Through this special relationship, peer mentors provide advice and support and serve as role models for younger people who need help. Challenges facing those being mentored include problems with schoolwork; social issues, such as pressure to drink or smoke; family problems or tension; and other typical difficulties of growing up. A peer mentor can also simply be someone for a younger student ‘to hang out with’. However, the programme is not currently funded so it is ‘ticking over’ with a small number of matched pairs. It has also been proved essential to have a second mentor, to support their pairing, who is able to step in to support the first care-experienced mentor.
Mental Health Support
Pure Insight works in partnership with Beacon Counselling to refer any young care leaver that feels they will benefit from counselling. The counselling offers an opportunity for self-discovery, inner strengths and helps to understand current problems and challenges then find ways to remove or overcome them. Young people who make use of counselling at Beacon feel more confident, better about themselves and have improved relationships with others (partners, family, friends, or colleagues). Very importantly, they also tell us they feel better equipped and more resilient to deal with future challenges. Pure Insight has also recruited its own Psychological Wellbeing Worker to provide therapeutic emotional support to young care leavers (and a number of other functions).
There is a fast-track trauma counselling service in Stockport and Cheshire East. This can be mobilised very quickly and it is designed to be ‘flexible and creative’. Some mental-health services tend to be ‘too rigid’ which can make them difficult for young care leavers to access. Since July 2018 there have been 32 referrals to the ‘service’ and 16 are working with the Psychological Wellbeing Worker. They may have been given labels but not provided with much help on how they can live practically with the diagnosis. The waiting list for ‘talking services’ is currently about eight months in the local area and this can be devastating for a young person who is in crisis now.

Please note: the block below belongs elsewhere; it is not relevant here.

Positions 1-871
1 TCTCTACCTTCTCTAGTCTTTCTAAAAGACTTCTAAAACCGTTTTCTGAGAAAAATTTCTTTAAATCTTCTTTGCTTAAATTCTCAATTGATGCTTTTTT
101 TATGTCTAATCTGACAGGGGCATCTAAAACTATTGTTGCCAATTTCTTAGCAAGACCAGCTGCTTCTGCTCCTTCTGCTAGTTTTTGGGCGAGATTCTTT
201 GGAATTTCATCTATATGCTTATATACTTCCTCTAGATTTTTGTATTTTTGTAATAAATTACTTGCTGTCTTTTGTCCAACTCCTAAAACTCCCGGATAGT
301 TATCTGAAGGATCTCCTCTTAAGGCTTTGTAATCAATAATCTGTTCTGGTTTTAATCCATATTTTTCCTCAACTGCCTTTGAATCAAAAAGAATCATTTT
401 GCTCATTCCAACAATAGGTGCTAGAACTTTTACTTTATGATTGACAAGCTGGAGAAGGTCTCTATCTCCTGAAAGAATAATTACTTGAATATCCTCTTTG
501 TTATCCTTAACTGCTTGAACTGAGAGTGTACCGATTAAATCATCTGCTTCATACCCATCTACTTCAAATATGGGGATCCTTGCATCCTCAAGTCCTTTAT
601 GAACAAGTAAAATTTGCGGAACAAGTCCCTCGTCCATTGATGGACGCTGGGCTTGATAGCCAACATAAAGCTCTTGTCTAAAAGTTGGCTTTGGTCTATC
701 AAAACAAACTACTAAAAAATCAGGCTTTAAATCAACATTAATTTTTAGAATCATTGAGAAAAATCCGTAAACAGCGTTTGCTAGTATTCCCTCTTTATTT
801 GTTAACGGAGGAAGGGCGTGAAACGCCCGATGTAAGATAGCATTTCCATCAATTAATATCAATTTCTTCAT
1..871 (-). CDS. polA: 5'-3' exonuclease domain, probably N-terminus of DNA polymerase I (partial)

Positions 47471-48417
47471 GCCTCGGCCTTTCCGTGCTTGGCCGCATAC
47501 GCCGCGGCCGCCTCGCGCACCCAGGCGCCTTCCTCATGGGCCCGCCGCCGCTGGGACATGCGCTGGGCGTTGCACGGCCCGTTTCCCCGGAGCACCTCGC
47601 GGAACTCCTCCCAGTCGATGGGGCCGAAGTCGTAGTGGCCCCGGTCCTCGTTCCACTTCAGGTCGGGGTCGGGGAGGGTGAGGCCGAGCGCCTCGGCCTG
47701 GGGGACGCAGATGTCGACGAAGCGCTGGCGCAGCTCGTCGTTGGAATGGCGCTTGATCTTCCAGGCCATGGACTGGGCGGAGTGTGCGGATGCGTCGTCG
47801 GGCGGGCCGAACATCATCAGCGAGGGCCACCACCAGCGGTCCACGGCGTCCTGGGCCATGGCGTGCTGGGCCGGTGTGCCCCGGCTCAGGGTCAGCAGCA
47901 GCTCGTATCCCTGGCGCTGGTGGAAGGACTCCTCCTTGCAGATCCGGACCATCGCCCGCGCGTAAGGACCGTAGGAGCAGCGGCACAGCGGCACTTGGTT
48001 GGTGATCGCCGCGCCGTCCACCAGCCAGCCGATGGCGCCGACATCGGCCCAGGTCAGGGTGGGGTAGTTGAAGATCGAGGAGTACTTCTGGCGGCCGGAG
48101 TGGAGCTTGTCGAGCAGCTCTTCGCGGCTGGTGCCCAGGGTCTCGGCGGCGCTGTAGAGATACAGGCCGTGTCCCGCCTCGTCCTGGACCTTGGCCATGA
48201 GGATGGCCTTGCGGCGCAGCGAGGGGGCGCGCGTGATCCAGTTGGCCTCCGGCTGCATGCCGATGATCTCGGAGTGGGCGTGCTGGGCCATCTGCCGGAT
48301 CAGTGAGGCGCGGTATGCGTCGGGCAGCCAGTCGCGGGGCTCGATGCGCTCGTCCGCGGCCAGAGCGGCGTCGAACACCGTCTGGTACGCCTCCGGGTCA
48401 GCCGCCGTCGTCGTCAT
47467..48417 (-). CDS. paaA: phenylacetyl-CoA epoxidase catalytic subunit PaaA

Part of the core mission of Pure Insight is to plug care leavers into a network. Group activities allow this to happen. For example, the annual day trip to Llandudno helps create memories, provide opportunities to meet people who have had similar experiences to themselves, and to escape from their current environment. Group activities are put on about once per month.
‘This is the first Christmas that I haven’t spent alone for years.’
Care leaver age 19
There is a Christmas dinner in Stockport which caters for up to 50 care leavers (from Stockport, Trafford and Cheshire East) who would otherwise be alone on Christmas Day.
The charity is managed by a board of trustees some of whom are care-experienced, others are from business or a health-and-social care background. There are 12 staff led by the Chief Executive Officer who is supported by an Operations Manager. There are mentoring coordinators, Psychological Wellbeing Worker and project workers, again a good number have lived experience.
The key challenge, as with all charities, is ensuring a diverse range of funding streams so that projects are sustainable. It is the case that it is often better to do nothing than to offer something then to take it away after a year.
Secondly, it is a challenge working with different partner organisations that have different cultures.
Thirdly, as mentoring is the largest programme, recruiting a diverse range of mentors is difficult. As with other mentoring programmes, mentors tend to be overwhelmingly female and middle class, while it would be helpful to have more male, working-class mentors.
Tips – do’s and don’ts
DO be flexible and responsive which means being prepared to work in the evenings and at weekends. Local staff and volunteers need to be able to mobilise locally to sort out any problems that arise outside of 9am-5pm. But that flexibility needs to extend to working hours within the organisation in order to ensure a healthy life-work balance.
DO recruit people who are care-experienced as staff and volunteers. They are the people who will be prepared to go ‘above and beyond’ because they know what it feels like to be a care leaver. Other lived experience comes in valuable too.
DO be prepared to challenge and fight for the young people you are working with. It is important to be assertive and strong when not accepting injustice. At the same time, it is important to be able to maintain trusting relationships so as not to alienate people who can make a difference.
DON’T do anything without consulting care leavers about the planning, delivery and evaluation of programmes and projects. Projects that are successful tend to be those that are ‘needs-led’.
DO be prepared to ‘fail-fast’, that is, if something is not working then be prepared to change it rapidly.